A parent contacted me recently, concerned about how their child had changed once she had “fallen in love”.
Have you noticed how silly some people are when they fall in love?
It’s hard to talk sense into someone who is ‘head-over-heels’ in love.
So here is a short primer for all of you who run the risk of going craze (even if only temporarily). It’s my “Before you fall in love – Primer”.
Before you fall in love, make sure you….
1. Put God and Others First
If you don’t do that, then your self-interest will take over and you’ll shut everyone else out during your “I’m in love” dementia.
One burden that families feel when their child has fallen in love, is that the family gets abandoned and the couple seem to only have time for each other.
This would not happen if the couple had already agreed to Love God first, Love their neighbour and honour their parents, ahead of their self-interest.
Falling in love can test just how selfish you are.
2. Honour Authority
When a couple fall in love they can be tempted to resent the imposition, restrictions and conditions placed on them by their parents. Their self-interest in being happy by being together can cause them to pull against the demands of parents and family.
If a young man rejects or minimises the authority of his or the girl’s father, he puts a curse on his own future leadership in the home.
How can he expect to be given authority as a husband and father, when he will not honour the authority of his own father or his future father-in-law?
If a young woman rejects the authority of her parents she curses her own role as a parent in the future.
Falling in love can test your right to hold authority in the future.
3. Determine to be Holy
When two people fall in love their affection leads toward intimacy. In marriage that intimacy is holy and valuable. Outside of marriage it is sin and brings uncleanness and immorality into the relationship.
When a couple move toward intimacy outside of marriage they set themselves up for immorality after they are married. Intimacy either belongs in marriage or not.
When couples think that their feelings and commitment allow them to be intimate before marriage they have demeaned their marriage and opened themselves to intimacy outside of marriage.
Falling in love can test your holiness.
4. Bring Your Emotions Under Control
Emotions are sweet and helpful in their place, but dangerous and hurtful when they are out of control.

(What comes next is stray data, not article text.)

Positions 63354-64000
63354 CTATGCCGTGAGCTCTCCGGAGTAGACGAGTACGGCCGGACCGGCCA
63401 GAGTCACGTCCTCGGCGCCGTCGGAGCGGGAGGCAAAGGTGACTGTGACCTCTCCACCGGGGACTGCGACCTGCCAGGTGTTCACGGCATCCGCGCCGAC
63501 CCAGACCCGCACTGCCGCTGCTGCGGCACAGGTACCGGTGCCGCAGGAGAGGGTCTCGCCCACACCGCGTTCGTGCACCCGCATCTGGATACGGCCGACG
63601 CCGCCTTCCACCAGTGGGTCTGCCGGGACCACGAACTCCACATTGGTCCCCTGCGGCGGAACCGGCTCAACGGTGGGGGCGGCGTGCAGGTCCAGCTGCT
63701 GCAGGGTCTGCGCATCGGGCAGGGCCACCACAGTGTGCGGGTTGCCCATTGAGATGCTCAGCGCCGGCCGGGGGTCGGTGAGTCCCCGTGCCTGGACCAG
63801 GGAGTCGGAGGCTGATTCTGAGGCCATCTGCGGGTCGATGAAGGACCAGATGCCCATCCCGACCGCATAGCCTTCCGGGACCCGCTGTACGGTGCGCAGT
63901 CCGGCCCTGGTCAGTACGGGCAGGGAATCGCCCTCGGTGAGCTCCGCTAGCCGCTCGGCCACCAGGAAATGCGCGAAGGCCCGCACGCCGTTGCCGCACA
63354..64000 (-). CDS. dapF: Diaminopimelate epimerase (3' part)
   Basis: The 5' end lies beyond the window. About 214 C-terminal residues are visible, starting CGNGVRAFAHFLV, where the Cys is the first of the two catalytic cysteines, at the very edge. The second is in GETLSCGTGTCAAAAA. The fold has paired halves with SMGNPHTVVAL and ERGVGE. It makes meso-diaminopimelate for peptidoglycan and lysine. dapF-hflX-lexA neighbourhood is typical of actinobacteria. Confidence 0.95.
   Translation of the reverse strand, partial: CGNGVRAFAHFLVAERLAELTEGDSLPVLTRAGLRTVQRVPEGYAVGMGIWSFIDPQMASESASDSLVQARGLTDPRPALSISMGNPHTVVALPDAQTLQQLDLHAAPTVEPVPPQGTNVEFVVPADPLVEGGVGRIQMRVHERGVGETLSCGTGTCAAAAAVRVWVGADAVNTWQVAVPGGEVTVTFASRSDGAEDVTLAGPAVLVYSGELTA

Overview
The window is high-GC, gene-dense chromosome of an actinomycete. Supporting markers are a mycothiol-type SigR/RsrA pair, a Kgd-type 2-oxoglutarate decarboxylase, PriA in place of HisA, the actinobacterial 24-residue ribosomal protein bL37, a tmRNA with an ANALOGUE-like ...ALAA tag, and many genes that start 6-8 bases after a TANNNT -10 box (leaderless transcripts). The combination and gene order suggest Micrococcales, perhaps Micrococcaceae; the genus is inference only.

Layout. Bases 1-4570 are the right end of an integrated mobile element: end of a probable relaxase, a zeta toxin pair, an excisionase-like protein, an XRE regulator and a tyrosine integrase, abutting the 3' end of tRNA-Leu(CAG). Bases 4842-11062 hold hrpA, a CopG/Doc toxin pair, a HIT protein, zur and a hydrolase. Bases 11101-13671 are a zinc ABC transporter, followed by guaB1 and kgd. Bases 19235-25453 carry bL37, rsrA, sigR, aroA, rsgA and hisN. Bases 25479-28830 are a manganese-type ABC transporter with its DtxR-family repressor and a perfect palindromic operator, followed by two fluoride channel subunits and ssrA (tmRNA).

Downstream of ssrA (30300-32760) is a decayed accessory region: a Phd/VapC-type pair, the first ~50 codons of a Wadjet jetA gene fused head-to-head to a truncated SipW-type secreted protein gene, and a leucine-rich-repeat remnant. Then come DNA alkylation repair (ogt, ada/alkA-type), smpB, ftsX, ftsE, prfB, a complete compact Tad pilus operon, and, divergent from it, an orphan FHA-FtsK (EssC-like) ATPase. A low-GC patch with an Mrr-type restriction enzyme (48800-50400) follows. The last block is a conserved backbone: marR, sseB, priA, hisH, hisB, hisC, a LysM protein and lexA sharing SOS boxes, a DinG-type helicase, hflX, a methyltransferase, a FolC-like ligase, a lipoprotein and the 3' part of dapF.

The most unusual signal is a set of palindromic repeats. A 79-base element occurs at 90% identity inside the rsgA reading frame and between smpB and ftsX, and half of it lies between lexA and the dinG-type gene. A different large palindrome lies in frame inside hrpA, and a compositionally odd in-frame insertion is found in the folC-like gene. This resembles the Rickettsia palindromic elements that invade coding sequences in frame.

The sweet emotions awakened by being in love are servants to your life, not the reason for being alive. They do not represent reality, but a temporary emotional state that is very unreliable.
Learn how to deny your emotions and bring them under your will and your commitments. If you don’t, you will set yourself up for all manner of emotional upheavals and mood swings; from the dizzy heights of delirium to the desperate depths of despair.
Falling in love can test your emotional maturity.
5. Find Your Wholeness in God
The affections of another person can make us feel valued and whole. But they do not actually make us whole. When the affections stop coming so freely, or are blocked by strife and tension, the feelings will turn sour.
If you are not whole, you will look to people to make you feel valued and important. You will then become a slave and addicted to that person, making emotional demands that cannot be met. You will live years of despair in such a situation.
If you are whole, because you have received God’s love, you will be able to love others and enjoy your marriage, not dependent on the affections, mood or actions of your spouse.
Falling in love can test your personal wholeness, especially if you become dependent on the affection you receive from that other person.
Measure yourself and your falling-in-love experience against something like this:
You have received God’s love and become a whole person.
You have dedicated yourself to live for God, care for others and honour your parents.
You have become emotionally mature and am unaffected by your emotions.
You consistently live by God’s holy standards, no matter what the temptation.
When you find someone you believe God has for your spouse you treat them with the utmost honour, like you would a brother or sister.
You build strong relationship with the person’s parents and family and you seek to bless the person with God’s grace in their life.
You commit yourself to God to be all that He wants you to be toward that person.
You build a solid friendship that is not tainted with emotional dependence or intimate contact.
You win that person’s trust and respect and you build your relationship under the watchful care of both sets of parents.
When you have the blessing of both sets of parents you move toward a holy marriage in which you have no regrets, no shame, no contamination and no moral flaws to ruin your future.
If that sounds ridiculous to you, then ask yourself if you are not reacting out of selfish self-interest and a need to make an emotional withdrawal from the other person or to get some form of intimacy from them.
If you have either of those interests at all, then you are a “user” not their friend. You are living for self, and unworthy of the responsibility and privilege of caring for that other person through the rest of your life.
So, don’t move ahead into pain and don’t blight the one you think you love with your fake interest. Get Real!
Let God make you into the person He created you to be. Then move ahead with His grace and blessing in your life.